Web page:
• Hello there! I am a total amateur, but if I may make a suggestion? The way I work is I write out the dialogue along with notes of setting and actions in parenthesis. What helped a lot when I was beginning was to draw essentially equal sized panels onto a sheet of typing paper and to pencil in the dialogue. The point was not to do the layouts initially, but to see physically how much space your dialogue takes up on paper. I highly recommend it, whether your draw stick figures or more advanced art and layouts. My very first ever comic script literally had dialogue passages that took up literally a whole page! While I suspect that some clever artists could make this work, it's not ideal you can imagine! This process of drawing out your script also teaches you to figure out what really needs dialogue, and what is better left to the artist to convey visually. It helps you to crop and edit dialogue that is potentially overly verbose, while still keeping the unique 'voice' of your separate characters when necessary. Anyways, sorry if this isn't helpful. Good luck! P.S. If you'd like to see how I do scribble layouts, you could visit for some example.
    The Edge of the Flock
    The Edge of the Flock. 70 likes · 1 talking about this. "The Edge of the Flock" is an amateur home made Christian scribble comic by Gerry Lee
  • Hi Chris (I'm copying my response here for the benefit of those who are following this discussion string)
    , Glad to see you pursuing your writing talent to the point you have a completed script, and you're now to the point of hunting for an artist. The CCAS web site has a forum which answers some of your questions, at Its not a tutorial for collaboration( and this site could use one, hint hint ) but essentially the process starts with the creator assessing their own time-talent-money-contacts.
    This has become a bit of an amateur site, with a lot of highly motivated writers and artists who are just starting out. You could put out a detailed request for collaboration on this site, along with the CCAS Facebook site and maybe a Christian site on Deviant Arts , and see if artist respond. Your proposal should have an overview of your story, target audience and format(comic book, graphic novel, webcomic...) and what you can offer to entice an artist to work with you.
    God bless your efforts in his name.
    The CCAS has provided opportunities for fellowship and mentoring among Christian comic book professionals and enthusiasts for over 20 years.
    • Page not found. That would be wonderfully nice!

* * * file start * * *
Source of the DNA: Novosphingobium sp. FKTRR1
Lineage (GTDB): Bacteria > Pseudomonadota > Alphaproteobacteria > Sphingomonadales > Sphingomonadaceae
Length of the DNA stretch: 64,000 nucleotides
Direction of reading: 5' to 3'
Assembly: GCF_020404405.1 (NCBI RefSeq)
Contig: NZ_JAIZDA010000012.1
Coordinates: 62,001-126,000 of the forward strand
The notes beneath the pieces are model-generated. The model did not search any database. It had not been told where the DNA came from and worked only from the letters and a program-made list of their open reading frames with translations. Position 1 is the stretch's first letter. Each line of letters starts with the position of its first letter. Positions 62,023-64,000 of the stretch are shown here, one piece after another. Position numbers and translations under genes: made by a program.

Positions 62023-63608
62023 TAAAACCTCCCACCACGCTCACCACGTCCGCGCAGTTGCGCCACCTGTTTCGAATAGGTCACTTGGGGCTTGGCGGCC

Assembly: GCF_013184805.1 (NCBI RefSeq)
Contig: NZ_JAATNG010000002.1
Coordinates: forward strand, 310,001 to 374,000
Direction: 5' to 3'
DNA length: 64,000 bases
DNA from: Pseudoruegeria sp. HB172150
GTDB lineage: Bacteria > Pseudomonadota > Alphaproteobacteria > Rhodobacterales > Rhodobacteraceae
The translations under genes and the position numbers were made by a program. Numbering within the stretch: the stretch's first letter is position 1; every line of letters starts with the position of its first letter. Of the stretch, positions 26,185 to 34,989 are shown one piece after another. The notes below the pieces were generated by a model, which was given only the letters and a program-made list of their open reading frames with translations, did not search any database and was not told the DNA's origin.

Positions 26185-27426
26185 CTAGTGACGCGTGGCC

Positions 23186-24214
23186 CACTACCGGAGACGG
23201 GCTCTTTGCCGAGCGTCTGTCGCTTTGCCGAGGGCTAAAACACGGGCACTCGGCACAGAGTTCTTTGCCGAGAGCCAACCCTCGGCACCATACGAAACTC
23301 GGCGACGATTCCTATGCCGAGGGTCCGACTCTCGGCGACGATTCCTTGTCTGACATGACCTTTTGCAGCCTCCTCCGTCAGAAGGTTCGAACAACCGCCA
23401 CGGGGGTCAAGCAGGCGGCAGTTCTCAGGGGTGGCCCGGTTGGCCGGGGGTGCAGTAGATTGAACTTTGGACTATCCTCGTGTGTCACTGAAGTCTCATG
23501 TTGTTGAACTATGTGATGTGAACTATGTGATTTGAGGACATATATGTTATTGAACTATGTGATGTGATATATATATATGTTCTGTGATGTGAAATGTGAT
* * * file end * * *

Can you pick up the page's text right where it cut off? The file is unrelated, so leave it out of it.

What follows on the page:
• Thanks for the heads up; I corrected the forum URL to, But I see from your post that you already found the collaboration site.
        COLLABORATION! - Forum
        The CCAS has provided opportunities for fellowship and mentoring among Christian comic book professionals and enthusiasts for over 20 years.
    • Thanks for the advice!

  • The basic format is a good guy versus one or more bad guys. The reader/viewer needs to see both in action and at their individual hideout. Generally, all superhero movies involving a single hero have the same basic format: bad guy does something bad, hero tries to intervene, bad guy gets away. Then we see the hero and the bad guy preparing for part two. When they meet again, the hero does not do that well and the bad guy gets closer to his goal or target. The third time the hero is better prepared and the encounter sees him starting to gain the upper hand. The final encounter is the most dramatic. The bad guy is about to blow up the city, or the hospital (or other building) or the world. The hero has to be clever but the bad guy is prepared. An epic fight follows and the bad guy dies/escapes/is captured.

    That's it. You need to create a background for the good guy to make him three dimensional. A pretty girlfriend is usually added but not necessary. Whatever powers or gadgets he has need to be different than what's already out there. The same for the bad guy, who usually has a henchman or two. Good luck.
  • I would suggest you write down the main scenes of the story. It can be in paragraph form and should just be overviews of the action. For instance: 

    • Three bears make a meal but it is too hot, so they leave their house to go on a walk.
    • A young girl enters their house when they are away. She tries their food, damages their furniture, and then falls asleep in their house.
    • The bears return and investigate the damage. Finally they locate the intruder and she flees.

    After that, decide how many pages you would like to spend on each scene. You can choose several pages for each scene or just a single page. For instance, the first scene with the bears could be one page, or you could stretch it out to multiple pages.

    After that, show your descriptions to other people and see what they think of the story. How well does it flow from scene to scene? Does it have a good ending? Is it interesting?

    After that, it would be best if you find an artist. You should have your artist included early in the project. That way they can lend their creative ideas to how the pages should look. You should include your ideas about the page layout, of course, but don’t write a complete script with every scene, page, panel, pose, and balloon already decided. That won’t allow your artist to make any decisions and they won’t be as invested in the project.


    • Thanks,

      Sounds like some good ideas!

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